Nevertheless, engineering is not simply designing the future ahead of us, but also has built the marvels of our past behind us. For example, in 2600 B.C., the ancient Egyptians built the Great Pyramid of Giza, which was the tallest structure in the world for thousands of years afterward. The project took more than twenty years to build and required the precise cutting and placement of more than two million blocks of pure stone. The Great Wall of China is also a stunning piece of engineered art; the Chinese had built this wall in the third century B.C., and would not be completed for another 1,800


Questi, August 2012, ©CC BY-NC-ND 2.0

years. It stretches for about 1,500 miles across northern China, averaging 25 feet high and 15-30 feet wide at its base. Another engineering feat, the Taj Mahal, was completed in Agra, India, in 1654 as a monument to emperor Shah Jahan’s wife. It is a complex of numerous structures, including a mausoleum, mosque, minarets, walls, watchtowers, and gardens. Finally, the Royal Road is probably one of the world’s longest roads up until the 1800s; the Inca Indians of South America completed the 52-feet-wide Royal Road running from Santiago, Chile to Quito, Ecuador. Parts of the Royal Road crossed the Andes Mountains at elevations of almost 12,000 feet. In all, the builders of these ancient wonders used many of the same principles that modern structural engineers apply; however, they were limited to the knowledge and technology of their day.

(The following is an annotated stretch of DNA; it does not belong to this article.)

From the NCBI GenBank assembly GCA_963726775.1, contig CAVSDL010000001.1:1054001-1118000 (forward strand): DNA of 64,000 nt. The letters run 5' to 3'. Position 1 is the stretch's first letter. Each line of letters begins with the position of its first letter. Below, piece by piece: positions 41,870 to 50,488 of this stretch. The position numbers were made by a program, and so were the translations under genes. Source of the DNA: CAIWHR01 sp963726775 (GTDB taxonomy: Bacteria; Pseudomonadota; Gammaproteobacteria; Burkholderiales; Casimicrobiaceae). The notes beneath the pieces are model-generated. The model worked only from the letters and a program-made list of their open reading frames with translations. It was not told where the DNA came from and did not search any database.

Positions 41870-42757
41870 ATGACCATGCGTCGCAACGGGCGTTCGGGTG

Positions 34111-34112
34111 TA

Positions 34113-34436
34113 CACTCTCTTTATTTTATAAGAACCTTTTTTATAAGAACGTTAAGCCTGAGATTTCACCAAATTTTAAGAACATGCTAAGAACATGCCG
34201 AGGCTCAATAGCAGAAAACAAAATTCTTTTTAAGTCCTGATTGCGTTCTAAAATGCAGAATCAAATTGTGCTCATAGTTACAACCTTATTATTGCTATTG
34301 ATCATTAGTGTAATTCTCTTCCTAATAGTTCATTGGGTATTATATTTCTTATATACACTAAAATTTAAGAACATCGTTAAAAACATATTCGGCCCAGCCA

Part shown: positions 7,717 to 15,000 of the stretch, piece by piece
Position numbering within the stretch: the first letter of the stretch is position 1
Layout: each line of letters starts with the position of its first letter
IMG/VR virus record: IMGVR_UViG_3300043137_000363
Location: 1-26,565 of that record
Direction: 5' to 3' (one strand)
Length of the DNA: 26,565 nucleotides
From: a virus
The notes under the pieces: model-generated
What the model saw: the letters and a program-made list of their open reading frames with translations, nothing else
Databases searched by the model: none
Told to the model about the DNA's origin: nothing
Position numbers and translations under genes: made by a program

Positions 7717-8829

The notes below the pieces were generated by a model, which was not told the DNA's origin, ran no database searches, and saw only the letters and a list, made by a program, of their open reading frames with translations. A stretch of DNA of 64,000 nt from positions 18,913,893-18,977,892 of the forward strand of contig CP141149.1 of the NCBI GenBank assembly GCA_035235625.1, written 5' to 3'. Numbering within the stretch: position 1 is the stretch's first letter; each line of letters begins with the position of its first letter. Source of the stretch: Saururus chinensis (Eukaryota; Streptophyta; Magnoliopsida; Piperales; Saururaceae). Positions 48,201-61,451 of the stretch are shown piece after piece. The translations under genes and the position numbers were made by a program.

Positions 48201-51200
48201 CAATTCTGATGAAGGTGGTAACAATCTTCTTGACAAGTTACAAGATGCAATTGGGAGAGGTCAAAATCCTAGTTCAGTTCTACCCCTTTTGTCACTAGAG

As time passed, and knowledge and technology advanced, marvels of engineering became even more impressive. Some of these engineering feats became known in the “Seven Wonders of the Modern World”, a list created by the American Society of Civil Engineers that amounted to the greatest civil engineering feats of the 20th century. For example, the 31-mile-long Channel Tunnel runs under the English Channel between England and France, and consists of three linked, parallel tunnels – one for each direction of travel, and a service tunnel running in between. For much of its length, the tunnel lies 130 feet below the ocean floor, and engineers used huge tunnel-boring machines that cut through rock and removed debris. Another great engineering feat mentioned in the list is the Empire State Building, the first building in the world to have more than 100 floors (102 floors!). Completed in New York City in 1931, it was the tallest skyscraper on Earth for 41 years, with the spire atop the 1,472-foot structure originally designed to be a mooring mast for airships. California’s 1.7-mile-long Golden Gate Bridge, which was


Bahman, January 2013, ©CC BY 2.0